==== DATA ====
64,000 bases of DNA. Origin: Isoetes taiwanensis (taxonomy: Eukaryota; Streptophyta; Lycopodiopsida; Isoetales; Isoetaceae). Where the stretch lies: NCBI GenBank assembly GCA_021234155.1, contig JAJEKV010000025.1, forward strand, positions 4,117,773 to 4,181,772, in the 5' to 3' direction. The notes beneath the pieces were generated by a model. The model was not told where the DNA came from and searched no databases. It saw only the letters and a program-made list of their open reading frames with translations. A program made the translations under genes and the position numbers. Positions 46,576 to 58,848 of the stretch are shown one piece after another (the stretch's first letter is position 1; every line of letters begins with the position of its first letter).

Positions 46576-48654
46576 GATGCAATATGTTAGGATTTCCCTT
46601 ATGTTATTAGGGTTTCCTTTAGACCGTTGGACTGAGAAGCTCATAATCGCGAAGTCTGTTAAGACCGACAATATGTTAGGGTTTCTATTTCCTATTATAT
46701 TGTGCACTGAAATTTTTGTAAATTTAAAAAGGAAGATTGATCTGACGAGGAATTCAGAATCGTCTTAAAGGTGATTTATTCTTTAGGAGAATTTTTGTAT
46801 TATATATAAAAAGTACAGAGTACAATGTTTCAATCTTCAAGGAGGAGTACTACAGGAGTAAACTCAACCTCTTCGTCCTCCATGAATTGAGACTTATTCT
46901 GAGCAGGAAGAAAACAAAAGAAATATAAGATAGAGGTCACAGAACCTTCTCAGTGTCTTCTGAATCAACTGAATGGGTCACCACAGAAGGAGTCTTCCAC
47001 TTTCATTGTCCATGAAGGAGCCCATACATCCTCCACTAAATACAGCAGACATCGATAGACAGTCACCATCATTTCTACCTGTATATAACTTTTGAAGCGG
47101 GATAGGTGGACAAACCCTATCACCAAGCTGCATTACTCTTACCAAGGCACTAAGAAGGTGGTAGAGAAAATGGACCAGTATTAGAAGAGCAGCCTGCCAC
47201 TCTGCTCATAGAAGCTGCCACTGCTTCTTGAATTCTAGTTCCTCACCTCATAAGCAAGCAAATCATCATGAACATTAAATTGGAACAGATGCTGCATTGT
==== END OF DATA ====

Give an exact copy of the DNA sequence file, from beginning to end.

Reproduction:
64,000 bases of DNA. Origin: Isoetes taiwanensis (taxonomy: Eukaryota; Streptophyta; Lycopodiopsida; Isoetales; Isoetaceae). Where the stretch lies: NCBI GenBank assembly GCA_021234155.1, contig JAJEKV010000025.1, forward strand, positions 4,117,773 to 4,181,772, in the 5' to 3' direction. The notes beneath the pieces were generated by a model. The model was not told where the DNA came from and searched no databases. It saw only the letters and a program-made list of their open reading frames with translations. A program made the translations under genes and the position numbers. Positions 46,576 to 58,848 of the stretch are shown one piece after another (the stretch's first letter is position 1; every line of letters begins with the position of its first letter).

Positions 46576-48654
46576 GATGCAATATGTTAGGATTTCCCTT
46601 ATGTTATTAGGGTTTCCTTTAGACCGTTGGACTGAGAAGCTCATAATCGCGAAGTCTGTTAAGACCGACAATATGTTAGGGTTTCTATTTCCTATTATAT
46701 TGTGCACTGAAATTTTTGTAAATTTAAAAAGGAAGATTGATCTGACGAGGAATTCAGAATCGTCTTAAAGGTGATTTATTCTTTAGGAGAATTTTTGTAT
46801 TATATATAAAAAGTACAGAGTACAATGTTTCAATCTTCAAGGAGGAGTACTACAGGAGTAAACTCAACCTCTTCGTCCTCCATGAATTGAGACTTATTCT
46901 GAGCAGGAAGAAAACAAAAGAAATATAAGATAGAGGTCACAGAACCTTCTCAGTGTCTTCTGAATCAACTGAATGGGTCACCACAGAAGGAGTCTTCCAC
47001 TTTCATTGTCCATGAAGGAGCCCATACATCCTCCACTAAATACAGCAGACATCGATAGACAGTCACCATCATTTCTACCTGTATATAACTTTTGAAGCGG
47101 GATAGGTGGACAAACCCTATCACCAAGCTGCATTACTCTTACCAAGGCACTAAGAAGGTGGTAGAGAAAATGGACCAGTATTAGAAGAGCAGCCTGCCAC
47201 TCTGCTCATAGAAGCTGCCACTGCTTCTTGAATTCTAGTTCCTCACCTCATAAGCAAGCAAATCATCATGAACATTAAATTGGAACAGATGCTGCATTGT